Morle is a strong advocate of “startup science”, where the idea for a startup gets pushed beyond mere ideas/theory and converted into product. Morle has worked with over 200 startups and has founded approximately 20, utilizing the success and failures in each to ascertain just what makes a startup shine. It’s this dedication to distilling the essence of successful startups, rather than parading around in the media spotlight, that should push Morle straight out of any underrated category.
In 2004 Gittins founded Blurb, a platform devoted to publishing runs of user-produced and professionally executed books through a one-book designing process. She studied English, Photography and Journalism at UC Berkely before going on to work for Kodak in an executive role and as VP at Wall Data, as well as previously running tech Startups Personify and Salsa. Gittins should be one of the world’s most recognisable tech founders, given her successful integration of old school publishing models with new school digital methods. Unfortunately, the glass ceiling again applies here: hopefully in the future Gittins will rise up through it and shrug off any underrated founder tags.
Hayashi has worked as a reporter for Kyodo news, is a member of the advisory board at Creative Commons Japan, and is a certified Project Management Professional. She completed a Master of Science (Business Journalism) at Boston University. Hayashi founded Loftwork 12 years ago, in an attempt to create a ”… global open platform for creative talents”. This platform showcases a huge array of artistic talent – from illustrators to designers – and encourages creatives to locate and collaborate with each other. Hayashi’s dedication to providing a long-term niche that promotes shared creative endeavours makes her a stand-out founder.
Jen has previously worked as a Software Development at the tech firm Xilinx after attaining a Computer Science degree from Stanford University. Jen went on to co-found Meebo, a distinctive social media platform mixing socially shared material with content generation and instant messaging.
Meebo was bought up by Google in June of this year with the expectation that it would be assimilated into Google+. At Meebo’s peak, the founders state that it had excess of 250 million visitors, and Jen was instrumental in attracting this volume of traffic to the site. Combine this fact with the fact Jen was the recipient of the 2009 Tech Fellow Award, and this rates Jen as a considerable, if somewhat unobtrusive, founder of note.
Tyree holds degrees in Civil Engineering and Community and Regional Planning and has an employment background in Management Consulting and Park Planning. Tyree is also the co-founder, Business Developer and Product Manager of a new startup called Itography, which she describes as a virtual collection game.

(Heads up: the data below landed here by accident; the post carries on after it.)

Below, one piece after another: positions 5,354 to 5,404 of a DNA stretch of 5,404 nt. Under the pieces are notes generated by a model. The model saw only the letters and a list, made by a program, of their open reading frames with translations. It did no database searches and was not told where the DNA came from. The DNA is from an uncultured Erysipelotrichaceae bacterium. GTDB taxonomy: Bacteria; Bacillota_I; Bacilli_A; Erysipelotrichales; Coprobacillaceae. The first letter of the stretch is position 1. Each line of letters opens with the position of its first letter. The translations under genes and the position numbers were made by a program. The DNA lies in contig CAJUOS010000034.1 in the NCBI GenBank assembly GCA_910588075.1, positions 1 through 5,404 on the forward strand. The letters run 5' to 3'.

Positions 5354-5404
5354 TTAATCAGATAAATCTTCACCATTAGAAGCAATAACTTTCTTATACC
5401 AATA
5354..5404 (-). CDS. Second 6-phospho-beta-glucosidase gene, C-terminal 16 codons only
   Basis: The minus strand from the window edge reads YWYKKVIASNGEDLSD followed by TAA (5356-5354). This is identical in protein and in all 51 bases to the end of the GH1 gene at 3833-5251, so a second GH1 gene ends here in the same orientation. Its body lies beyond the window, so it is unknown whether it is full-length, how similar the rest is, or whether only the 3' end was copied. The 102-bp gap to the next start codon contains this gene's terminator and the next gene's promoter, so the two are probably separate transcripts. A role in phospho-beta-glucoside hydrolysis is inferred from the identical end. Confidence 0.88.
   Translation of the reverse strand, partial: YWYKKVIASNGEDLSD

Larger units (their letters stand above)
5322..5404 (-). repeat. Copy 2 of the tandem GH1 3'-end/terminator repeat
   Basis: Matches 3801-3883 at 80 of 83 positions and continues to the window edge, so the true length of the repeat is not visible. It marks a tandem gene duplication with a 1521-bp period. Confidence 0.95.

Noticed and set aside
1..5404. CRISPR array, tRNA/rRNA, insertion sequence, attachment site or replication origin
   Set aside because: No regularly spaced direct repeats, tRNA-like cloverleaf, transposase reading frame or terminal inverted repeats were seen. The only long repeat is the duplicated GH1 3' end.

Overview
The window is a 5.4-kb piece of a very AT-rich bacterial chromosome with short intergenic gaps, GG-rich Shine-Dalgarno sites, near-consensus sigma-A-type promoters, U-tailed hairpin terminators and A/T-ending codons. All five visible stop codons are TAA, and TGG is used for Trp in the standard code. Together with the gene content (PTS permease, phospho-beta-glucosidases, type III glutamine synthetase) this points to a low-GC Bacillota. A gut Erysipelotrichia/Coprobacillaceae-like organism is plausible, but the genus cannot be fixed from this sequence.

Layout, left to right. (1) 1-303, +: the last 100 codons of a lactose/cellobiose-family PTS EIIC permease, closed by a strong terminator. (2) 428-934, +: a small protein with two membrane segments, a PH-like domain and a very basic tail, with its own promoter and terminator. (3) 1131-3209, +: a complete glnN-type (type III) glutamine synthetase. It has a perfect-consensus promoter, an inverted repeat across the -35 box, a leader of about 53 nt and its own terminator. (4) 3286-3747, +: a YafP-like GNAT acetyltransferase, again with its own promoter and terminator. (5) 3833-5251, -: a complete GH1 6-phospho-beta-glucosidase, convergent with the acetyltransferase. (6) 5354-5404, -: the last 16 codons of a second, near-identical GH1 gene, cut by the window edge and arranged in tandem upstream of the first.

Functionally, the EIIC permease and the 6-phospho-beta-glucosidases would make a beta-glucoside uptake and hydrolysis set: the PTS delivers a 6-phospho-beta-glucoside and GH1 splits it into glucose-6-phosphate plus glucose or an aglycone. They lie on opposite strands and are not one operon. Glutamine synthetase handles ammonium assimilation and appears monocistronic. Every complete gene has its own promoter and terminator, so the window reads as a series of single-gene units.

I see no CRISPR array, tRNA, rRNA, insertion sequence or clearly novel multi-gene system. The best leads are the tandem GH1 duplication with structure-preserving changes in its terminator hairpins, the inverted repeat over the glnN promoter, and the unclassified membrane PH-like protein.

When players use Itography, they collect virtual items (such as clothing) at real-world sites via their phones, which they can then transfer to a different location and win prizes for doing so from whatever branding company is attached to the item. A reward system is integral to the game, with leaderboards and visualisations of an item’s “journey” contributing to an overall immersive experience.
Like many everyday tasks that are becoming subject to gamification, Tyree has made a smart move by capitalising on the trend, and it is this future-forward thinking that makes her, and her startup, more than just notable.
Holoubek studied at the University of Iowa and at HEC Paris, France. Before founding Luminary Labs, Holoubek held the position of Chief Strategy Officer at iCrossing, and as the President of SEMPO from 2009 to 2010. She’s also lucky enough to serve on the Step Up Women’s Network Board of Directors in New York, an organization which seeks to assist in: “…igniting women & girls to fulfil their potential”. Considering only 25% of those working in computer-related industries are women, Holoubek’s contribution to righting the gender gap in tech employment seems admirable (if not crucial): however, it probably doesn’t act to push up her mainstream media exposure levels.
Malda, or “CmdrTaco” – as he’s better known to Slashdot readers – is a tech founder who’s been happy to fly (and thrive) under the acknowledgment radar, to the point of operating primarily under his avatar/username for well over a decade. He co-founded Slashdot all the way back in 1997 and only recently left the company in 2011 to pursue what he terms as “real journalism” at the Washington Post.
Malda has made a considerable mark on the tech scene by starting an aggregated news site like Slashdot before it became de rigueur (think: Digg, Reddit or Hacker News), and earns a spot as a top-notch technology founder for promoting quality news items and new sources without the need for any obvious ego-stroking.
Pachikov founded the digital capture and storage software Evernote (based on a freemium model) in 2005, as well as co-founding companies like ParaGraph and Parascript. Many of the companies that Pachikov has been associated with – including handwriting recognition software for the Apple Newton – involve handwriting recognition and VRML tech.
In the late 90s he also established a Pen&Internet section of Silicon Graphics. Pachikov deserves more recognition due to his ambitious (not to mention intellectual) nature, which includes exploring the possibility of flawless universal translation software.
Top image credit: Oli Scarff/Getty Images